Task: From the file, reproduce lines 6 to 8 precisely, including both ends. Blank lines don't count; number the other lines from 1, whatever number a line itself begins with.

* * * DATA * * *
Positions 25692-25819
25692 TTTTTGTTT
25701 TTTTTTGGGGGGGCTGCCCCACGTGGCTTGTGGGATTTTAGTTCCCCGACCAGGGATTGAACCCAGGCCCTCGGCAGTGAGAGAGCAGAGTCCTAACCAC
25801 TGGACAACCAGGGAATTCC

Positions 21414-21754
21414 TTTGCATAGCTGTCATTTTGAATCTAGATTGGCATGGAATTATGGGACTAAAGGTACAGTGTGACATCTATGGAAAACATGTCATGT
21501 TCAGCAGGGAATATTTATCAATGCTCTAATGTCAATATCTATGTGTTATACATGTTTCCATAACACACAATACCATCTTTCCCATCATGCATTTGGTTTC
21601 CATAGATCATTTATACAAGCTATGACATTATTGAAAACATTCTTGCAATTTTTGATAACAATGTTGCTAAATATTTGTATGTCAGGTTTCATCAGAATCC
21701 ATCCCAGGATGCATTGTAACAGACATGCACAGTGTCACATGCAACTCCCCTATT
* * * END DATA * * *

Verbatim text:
21414 TTTGCATAGCTGTCATTTTGAATCTAGATTGGCATGGAATTATGGGACTAAAGGTACAGTGTGACATCTATGGAAAACATGTCATGT
21501 TCAGCAGGGAATATTTATCAATGCTCTAATGTCAATATCTATGTGTTATACATGTTTCCATAACACACAATACCATCTTTCCCATCATGCATTTGGTTTC
21601 CATAGATCATTTATACAAGCTATGACATTATTGAAAACATTCTTGCAATTTTTGATAACAATGTTGCTAAATATTTGTATGTCAGGTTTCATCAGAATCC